The Vikings: The Norman Settlement

        A.D. 870

        MORE, NORWAY:

        The son of the Jarl of More was born this year. The only opportunity for the disinherited Swede in those days was as a warrior, to go aviking for booty and land or die trying. If this newborn boy was lucky, he may one day join the ranks of the young men who sailed into the setting sun and came back rich.
        The vikings raided across the sea. They attacked Pictland, England, and Eireland.
        In Pictland, the viking raids precipitated a revolution. The small settlement of immigrant Irishmen who called themselves Scotti, were led by Kenneth MacAlpin. Taking advantage of the viking destruction of the pictish strongholds, the Scotti conquered the Picts by ambushing their chieftains during a congress held under false truce. Under the rule of Kenneth MacAlpin, Pictland became Scotland.
        The vikings also destroyed the Irish church at Iona in the western isles, which had been the seat of scottish christianity. The scottish chieftains reestablished their church at Dunkeld in the east, and appointed a member of their royal family as the abbot of Dunkeld. At the close of the tenth century, the abbot was Duncan, (grandfather of abbot Crinan, the grandfather of Gospatrick).

        And now for something completely interesting...

        Click here to view Julian Richards discussing the
        Blood of the Vikings.
        Julian Richards investigates Viking Britain using archaeological evidence.

        A.D. 911
        Hrolfe, the son of the Jarl of More in Norway, grew up to be a norse giant, so large that the smaller horses of the tenth century could not carry him. This earned him the nickname of Hrolfe the Walker ("Rollo" in the tenth century text, Gesta Normannorum).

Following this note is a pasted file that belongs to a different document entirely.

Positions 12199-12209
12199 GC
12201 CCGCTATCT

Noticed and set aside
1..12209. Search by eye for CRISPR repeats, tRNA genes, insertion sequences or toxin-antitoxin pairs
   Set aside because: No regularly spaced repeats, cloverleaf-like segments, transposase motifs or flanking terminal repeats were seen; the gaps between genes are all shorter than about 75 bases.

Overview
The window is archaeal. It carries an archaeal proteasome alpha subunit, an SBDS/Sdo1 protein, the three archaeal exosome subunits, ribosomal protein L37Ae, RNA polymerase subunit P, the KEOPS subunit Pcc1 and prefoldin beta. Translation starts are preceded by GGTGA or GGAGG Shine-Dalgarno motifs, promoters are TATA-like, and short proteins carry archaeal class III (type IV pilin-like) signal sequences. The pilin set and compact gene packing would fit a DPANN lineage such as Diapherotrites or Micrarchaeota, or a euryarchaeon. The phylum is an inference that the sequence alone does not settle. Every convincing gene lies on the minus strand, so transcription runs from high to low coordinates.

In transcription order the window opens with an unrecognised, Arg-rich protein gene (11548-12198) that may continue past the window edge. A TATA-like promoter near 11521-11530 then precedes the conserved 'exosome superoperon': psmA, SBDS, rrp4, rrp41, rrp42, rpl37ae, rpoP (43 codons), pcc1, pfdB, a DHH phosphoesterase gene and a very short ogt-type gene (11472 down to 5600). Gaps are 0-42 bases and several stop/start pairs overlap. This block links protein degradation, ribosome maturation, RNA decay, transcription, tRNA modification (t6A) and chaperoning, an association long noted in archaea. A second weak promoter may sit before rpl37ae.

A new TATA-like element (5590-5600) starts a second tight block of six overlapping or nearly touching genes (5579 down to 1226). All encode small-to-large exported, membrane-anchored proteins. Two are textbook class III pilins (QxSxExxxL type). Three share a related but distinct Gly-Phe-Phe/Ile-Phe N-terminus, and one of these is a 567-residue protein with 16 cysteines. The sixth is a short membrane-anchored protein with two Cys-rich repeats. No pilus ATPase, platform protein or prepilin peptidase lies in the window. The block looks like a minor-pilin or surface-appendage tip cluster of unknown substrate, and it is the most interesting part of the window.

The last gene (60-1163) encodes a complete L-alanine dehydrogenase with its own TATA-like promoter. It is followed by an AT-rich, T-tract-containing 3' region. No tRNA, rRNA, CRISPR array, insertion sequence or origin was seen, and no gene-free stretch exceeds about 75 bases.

His father had been in rebellion against the Dacian king, and for a time, had a stronger army than the king. However, when he died and his sons Hrolfe and Gurim remained in rebellion, the king's army prevailed at last, and Hrolfe sailed with the remnant of his loyal army away into exile in Scandia.
        From Scandia they sailed for Jutland, where they attacked and overcame the king of the Angles and his army. The Angles sued for peace by crowning Hrolfe co-regent.
        As he came to trust his hosts, Hrolfe confided in them that he had been disturbed by a prophetic dream which he could not interpret. Typical of a man of extreme violence and insecurity, Hrolfe was a deeply disturbed man, and sought help from the priests of the Angles. They knew a golden opportunity when they saw one, and carefully constructed a convincing interpretation for his dream, in which they had Hrolfe fulfilling his destiny by leaving poor Angleland and invading rich France to carve out a kingdom for himself there, instead.
        Inclined as he was to believe them, and following his natural tendency to suppose that the grass is greener on the other side, Hrolfe packed up his army and invaded France. It was not easy going, and when the king of the Angles got word that Hrolfe might be driven off by the defenders, he sent ships full of troops and supplies to assist Hrolfe, and keep him well away. This tactic succeeded, as Hrolfe eventually prevailed against the French king, Charles the Simple, the last descendant of Charlemagne's royal lineage.